Taking a Walk on the Wildside

A few weeks ago Chris and I had just finished our second season working at Cardrona Alpine Resort.  After being in the the same place for over three months we were both pretty eager to get back into the car and do some travelling again.  Also the thought of being unemployed for a while was very appealing.

Our first stop was the Wildside Backpackers in Hari Hari on the South Island’s West Coast.  We weren’t going there as guests, but instead as WWOOFERS.  This would be our first WWOOFing experience.


We arrived at the Wildside to be greeted by Dan, a friendly guy sporting a long beard and mullet.  He directed us past his house and into his work shed instead.  It’s hard to imagine what this place is like.  It was full of all kinds of tools, machinery, wood work, metal work, three motorbikes, a pool table and a large newly varnished table.  Dan cracked open a few beers and started talking, pointing out his various projects around the room, along with the table he’d made that was going to sell for $2,000.  “She’s a good life,” he’d keep saying, “she’s a hard life but a good life.”

Work Shed

It wasn’t long until he took us in for some dinner, and it soon became apparent that dinner would be one of the best parts about WWOOFing at the Wildside.  All the meat Dan set on our plates was hunted or butchered by himself and often on the menu was deer or goat.  As for veg, where possible it’s fresh from the garden.

Later that night Dan’s wife, Kath, got home.   She’d been at the hospital all night with the kids, Shea, 6, and Dylan, 4, as Shea had sprained her ankle jumping on the trampoline.  Kath seemed tired from the ordeal and Shea was in no mood for meeting new WWOOFERS, so we helped clean up and then said our good nights.

Recycled Lodge

Next day Dan gave us a tour of his property.  It’s no longer a backpackers but they do rent out two properties.  The teapot cottage, where Chris and I got to sleep, and the Lodge, which has no electricity and is solely made from recycled materials.  Just shows you what you can do with some old stuff! He also has a pretty impressive garden where he grows a variety of veg including parsnips, spuds, beetroot and rhubarb.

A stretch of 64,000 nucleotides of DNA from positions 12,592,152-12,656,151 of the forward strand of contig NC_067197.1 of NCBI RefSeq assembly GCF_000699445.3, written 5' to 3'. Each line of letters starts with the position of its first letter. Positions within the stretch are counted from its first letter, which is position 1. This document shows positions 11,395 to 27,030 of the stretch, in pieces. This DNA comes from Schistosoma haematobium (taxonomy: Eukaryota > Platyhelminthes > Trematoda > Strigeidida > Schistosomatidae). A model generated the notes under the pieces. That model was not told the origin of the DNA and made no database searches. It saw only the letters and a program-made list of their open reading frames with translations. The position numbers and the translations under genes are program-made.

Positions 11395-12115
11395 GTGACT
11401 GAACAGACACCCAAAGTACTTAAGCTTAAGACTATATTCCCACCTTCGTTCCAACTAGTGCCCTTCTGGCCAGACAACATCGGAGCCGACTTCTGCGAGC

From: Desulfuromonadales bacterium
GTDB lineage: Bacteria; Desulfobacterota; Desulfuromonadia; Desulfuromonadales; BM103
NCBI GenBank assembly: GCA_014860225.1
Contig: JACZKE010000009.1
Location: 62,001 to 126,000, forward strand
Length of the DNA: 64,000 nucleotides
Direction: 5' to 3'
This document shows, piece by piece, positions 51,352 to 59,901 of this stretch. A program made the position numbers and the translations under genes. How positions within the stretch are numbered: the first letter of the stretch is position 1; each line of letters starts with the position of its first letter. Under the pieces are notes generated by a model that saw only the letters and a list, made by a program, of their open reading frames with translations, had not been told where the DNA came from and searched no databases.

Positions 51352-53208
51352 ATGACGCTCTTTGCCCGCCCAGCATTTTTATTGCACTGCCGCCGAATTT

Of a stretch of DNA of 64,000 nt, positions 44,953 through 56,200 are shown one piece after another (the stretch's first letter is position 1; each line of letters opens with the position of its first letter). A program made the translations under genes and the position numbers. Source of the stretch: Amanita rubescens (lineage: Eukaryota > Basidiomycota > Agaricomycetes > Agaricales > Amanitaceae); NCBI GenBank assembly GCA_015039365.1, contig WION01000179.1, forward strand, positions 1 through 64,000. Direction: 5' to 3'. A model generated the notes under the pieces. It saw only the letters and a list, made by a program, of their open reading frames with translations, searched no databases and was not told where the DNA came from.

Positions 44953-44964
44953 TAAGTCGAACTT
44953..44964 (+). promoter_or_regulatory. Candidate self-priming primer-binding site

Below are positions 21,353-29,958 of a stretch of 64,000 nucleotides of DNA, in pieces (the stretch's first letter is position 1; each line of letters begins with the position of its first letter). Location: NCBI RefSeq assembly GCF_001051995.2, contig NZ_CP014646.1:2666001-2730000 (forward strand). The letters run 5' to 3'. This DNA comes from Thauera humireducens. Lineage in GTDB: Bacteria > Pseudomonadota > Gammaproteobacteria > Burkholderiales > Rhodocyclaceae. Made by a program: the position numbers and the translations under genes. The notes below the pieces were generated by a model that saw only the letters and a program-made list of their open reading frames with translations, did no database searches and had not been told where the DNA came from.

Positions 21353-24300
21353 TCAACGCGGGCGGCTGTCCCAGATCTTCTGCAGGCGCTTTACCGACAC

WWOOFing Jobs

Over the next few days we got stuck in helping Dan and Kath with different jobs.  We helped in the garden planting runner beans and covering planted potatoes with silage.  As I grabbed handfuls of silage and threw them over the spuds I felt a bit nauseous imagining what was in it.  When I dug my hands in I could feel the heat coming from the silage and see the steam escaping into the air.  I finally asked, “Em Dan…. is there shit in this?”  He just laughed and said, “No no, just rotting grass, that’s all.”  I was relieved to say the least.   Some of the jobs were educational and interesting and didn’t even feel like ‘work’.  We made rhubarb wine and then learnt how to distill alcohol.  Of course we then had to test the alcohol, which once watered down to 40% and mixed with sprite was pretty good and effective.

Me, Dylan, Kath and Shea

When we weren’t helping Dan and Kath we were playing with Shea and Dylan.  These two awesome kids are homeschooled.  Their parents want to ‘keep them out of the system’ and educate them as they see best.  Kath likes the idea of the Rudolf Steiner philosophy, where kids are allowed to be more free and make their own choices.  For instance, she thinks a child should learn when they are in the right frame of mind rather than have it forced on them.  I’m not sure if I was completely on the same page as them when it came to homeschooling but it made for a good discussion.


When I spent my first winter in New Zealand I was shocked to find that the majority of homes have no central heating.  Instead, a lot of homes have log burners to give them warmth, and Dan and Kath are no exception.  But where you or I would call up the local firewood guy for supplies, Dan takes a drive down to the beach and gathers firewood himself.  This sounds relatively easy but after spending about four hours with him laboriously chopping wood into little pieces I can assure you it’s not!

We set off in a 4WD ute driving along a narrow unsealed road through the forest.  The track took us through rivers and over Danchainsawobstacles such as fallen trees.  We finally emerged out onto a long isolated beach, it’s shores littered with drift wood.  Dan set off checking the large trees and branches, pointing to the ones that were suitable.  The first step was to get the wood down to a chop able size.  Dan took a chainsaw and made quick work of one large tree, separating it into five large pieces.  The pieces still appeared pretty big, but Dan seemed happy enough, and with that he handed Chris an axe and told him to get to work.

For the next few hours we chopped the wood and then carried it piece by piece 1384069_10153336204650416_567832327_nto the ute where it had to be stacked firmly and neatly.  Every time I thought we’d finished Dan would go to another tree with his chainsaw and prepare more wood to chop.  Chris and I kept glancing at each other.  How an earth is all this wood going to fit onto the ute we thought!  By the end the wood was piled up high and the ute seemed to have sunken down.  “Are you going to tie the wood down with something?” I asked Dan.  “No,” he laughed, “If we’ve stacked the wood correctly we shouldn’t lose a single bit.”

1380611_10153336205140416_857368607_nAfter several attempts sliding around in the sand we made it off the beach.  It was a slow bumpy drive through the forest, followed by a 5okm/hr drive along the highway, but we made it without losing a single bit.  Another few months firewood for the family.

For a first time WWOOFing experience I don’t think we could’ve chosen better hosts.  We learnt so many new skills, had new experiences, and shared different ideas. Thanks Dan and Kath.

Vicki Larkin